Deferred income taxes9,518 9,319 
Forgivable loans, net of current portion39,137 38,020 
Other assets1,503 1,470 
Total assets$550,842 $555,360 
LIABILITIES AND SHAREHOLDERS' EQUITY
Current liabilities:
Accounts payable$20,252 $23,511 
Accrued expenses103,640 156,314 
Deferred revenue and other liabilities8,822 12,821 
Current portion of lease liabilities15,023 14,337 
Current portion of deferred compensation1,209 6,103 
Revolving line of credit60,000  
Total current liabilities208,946 213,086 
Non-current liabilities:
Deferred compensation and other non-current liabilities11,441 10,947 
Non-current portion of lease liabilities120,231 124,464 
Deferred income taxes999 1,029 
Total non-current liabilities132,671 136,440 
Commitments and contingencies (Note 11)
Shareholders’ equity:
Preferred stock, no par value; 1,000,000 shares authorized; none issued and outstanding
  
Common stock, no par value; 25,000,000 shares authorized; 7,339,985 and 7,362,703 shares issued and outstanding, respectively
  
Retained earnings220,347 215,784 
Accumulated other comprehensive loss(11,122)(9,950)
Total shareholders’ equity209,225 205,834 
Total liabilities and shareholders’ equity$550,842 $555,360 
See accompanying notes to the condensed consolidated financial statements.
5

CRA INTERNATIONAL, INC.
CONDENSED CONSOLIDATED STATEMENTS OF CASH FLOWS (unaudited)
(in thousands)
Fiscal Quarter Ended
April 2,
2022
April 3,
2021
OPERATING ACTIVITIES:
Net income$11,426 $10,501 
Adjustments to reconcile net income to net cash used in operating activities, net of effect of acquired business:
Depreciation and amortization2,976 3,301 
Right-of-use asset amortization3,378 3,199 
Deferred income taxes(197)(896)
Share-based compensation expense1,037 842 
Bad debt expense (recovery)(121)(13)
Unrealized foreign currency remeasurement (gains) losses, net13 (284)
Changes in operating assets and liabilities:
Accounts receivable13,522 20,033 
Unbilled services(20,632)(23,063)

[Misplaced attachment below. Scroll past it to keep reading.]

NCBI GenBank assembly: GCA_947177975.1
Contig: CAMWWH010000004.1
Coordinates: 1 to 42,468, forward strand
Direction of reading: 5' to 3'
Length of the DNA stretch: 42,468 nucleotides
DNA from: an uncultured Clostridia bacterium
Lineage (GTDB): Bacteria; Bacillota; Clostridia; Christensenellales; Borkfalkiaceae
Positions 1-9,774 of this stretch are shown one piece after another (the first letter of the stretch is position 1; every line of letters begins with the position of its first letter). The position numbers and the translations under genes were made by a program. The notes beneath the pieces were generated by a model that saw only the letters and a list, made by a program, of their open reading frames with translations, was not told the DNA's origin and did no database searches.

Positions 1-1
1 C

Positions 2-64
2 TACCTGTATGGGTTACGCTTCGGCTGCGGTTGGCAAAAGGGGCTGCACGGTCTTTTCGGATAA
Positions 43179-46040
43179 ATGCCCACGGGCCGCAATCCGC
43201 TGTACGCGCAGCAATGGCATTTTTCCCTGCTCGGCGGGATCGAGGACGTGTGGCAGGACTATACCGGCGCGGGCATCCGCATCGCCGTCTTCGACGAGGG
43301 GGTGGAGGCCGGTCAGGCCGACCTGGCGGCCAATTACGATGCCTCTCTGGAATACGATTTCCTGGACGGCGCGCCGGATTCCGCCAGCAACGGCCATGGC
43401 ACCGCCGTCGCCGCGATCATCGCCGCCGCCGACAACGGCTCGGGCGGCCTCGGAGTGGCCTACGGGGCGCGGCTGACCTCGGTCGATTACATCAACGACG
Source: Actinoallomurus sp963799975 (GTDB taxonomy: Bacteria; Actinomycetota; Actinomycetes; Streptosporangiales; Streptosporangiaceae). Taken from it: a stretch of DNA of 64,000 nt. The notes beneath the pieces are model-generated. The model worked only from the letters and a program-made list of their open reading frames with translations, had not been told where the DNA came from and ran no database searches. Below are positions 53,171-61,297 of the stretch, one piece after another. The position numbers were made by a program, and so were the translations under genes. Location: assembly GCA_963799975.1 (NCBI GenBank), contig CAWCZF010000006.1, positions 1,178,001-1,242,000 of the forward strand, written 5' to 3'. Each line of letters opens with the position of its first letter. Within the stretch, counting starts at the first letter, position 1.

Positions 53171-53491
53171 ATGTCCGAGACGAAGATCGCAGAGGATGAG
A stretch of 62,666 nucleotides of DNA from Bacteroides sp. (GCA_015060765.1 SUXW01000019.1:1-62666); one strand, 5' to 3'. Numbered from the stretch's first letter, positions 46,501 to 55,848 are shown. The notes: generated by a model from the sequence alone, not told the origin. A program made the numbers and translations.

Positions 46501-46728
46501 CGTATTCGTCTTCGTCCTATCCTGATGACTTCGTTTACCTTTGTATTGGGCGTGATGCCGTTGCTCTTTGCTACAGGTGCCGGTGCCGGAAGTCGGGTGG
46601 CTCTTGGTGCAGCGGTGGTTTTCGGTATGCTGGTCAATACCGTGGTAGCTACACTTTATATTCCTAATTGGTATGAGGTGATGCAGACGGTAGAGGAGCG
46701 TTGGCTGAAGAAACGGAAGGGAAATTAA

Prepaid expenses and other current assets, and other assets(1,116)(2,733)
Forgivable loans(3,433)4,140 
Incentive cash awards1,759 1,729 
Accounts payable, accrued expenses, and other liabilities(66,422)(52,839)
Lease liabilities(4,028)(3,765)
Net cash used in operating activities(61,838)(39,848)
INVESTING ACTIVITIES:
Purchases of property and equipment(1,346)(692)
Consideration paid for acquisition(10,639) 
Net cash used in investing activities(11,985)(692)
FINANCING ACTIVITIES:
Issuance of common stock, principally stock option exercises341 1,113 
Borrowings under revolving line of credit60,000 42,000 
Repayments under revolving line of credit (2,000)
Tax withholding payments reimbursed by shares(897)(588)
Cash paid for contingent consideration (2,357)
Cash dividends paid(2,377)(2,061)
Repurchase of common stock(4,956)(9,642)
Net cash provided by financing activities52,111 26,465 
Effect of foreign exchange rates on cash and cash equivalents(716)27 
Net decrease in cash and cash equivalents(22,428)(14,048)
Cash and cash equivalents at beginning of period66,130 45,677 
Cash at end of period$43,702 $31,629 
Noncash investing and financing activities:
Increase (decrease) in accounts payable and accrued expenses for property and equipment$(211)$(294)
Right-of-use assets obtained in exchange for lease obligations$1,210 $1,070 
Restricted common stock issued for contingent consideration$ $2,250 
Supplemental cash flow information:
Cash paid for taxes$1,622 $844 
Cash paid for interest$97 $24 
Cash paid for amounts included in operating lease liabilities$5,285 $5,157 
See accompanying notes to the condensed consolidated financial statements.
6

CRA INTERNATIONAL, INC.
CONDENSED CONSOLIDATED STATEMENT OF SHAREHOLDERS’ EQUITY
FOR THE FISCAL QUARTER ENDED APRIL 2, 2022 (unaudited)
(in thousands, except share data)
Common StockRetained
Earnings
Accumulated
Other
Comprehensive
Loss
Total
Shareholders’
Equity
Shares
Issued
Amount
BALANCE AT JANUARY 1, 20227,362,703 $ $215,784 $(9,950)$205,834 
Net income— — 11,426 — 11,426 
Foreign currency translation adjustment— — — (1,172)(1,172)
Exercise of stock options14,552 341 — — 341 
Share-based compensation expense— 1,037 — — 1,037 
Restricted shares vesting29,558 — — — — 
Redemption of vested employee restricted shares for tax withholding(10,163)(897)— — (897)
Shares repurchased(56,665)(481)(4,475)— (4,956)
Accrued dividends on unvested shares— — (11)— (11)
Cash dividends paid ($0.31 per share)
— — (2,377)— (2,377)
BALANCE AT APRIL 2, 20227,339,985 $ $220,347 $(11,122)$209,225 
See accompanying notes to the condensed consolidated financial statements.
7

CRA INTERNATIONAL, INC.
CONDENSED CONSOLIDATED STATEMENT OF SHAREHOLDERS’ EQUITY
FOR THE FISCAL QUARTER ENDED APRIL 3, 2021 (unaudited)
(in thousands, except share data)
Common StockRetained
Earnings
Accumulated
Other
Comprehensive
Loss
Total
Shareholders’
Equity
Shares
Issued
Amount
BALANCE AT JANUARY 2, 20217,693,497 $503 $216,999 $(8,483)$209,019 
Net income— — 10,501 — 10,501 
Foreign currency translation adjustment— — — (111)(111)
Issuance of restricted common stock for contingent consideration40,039 2,250 — — 2,250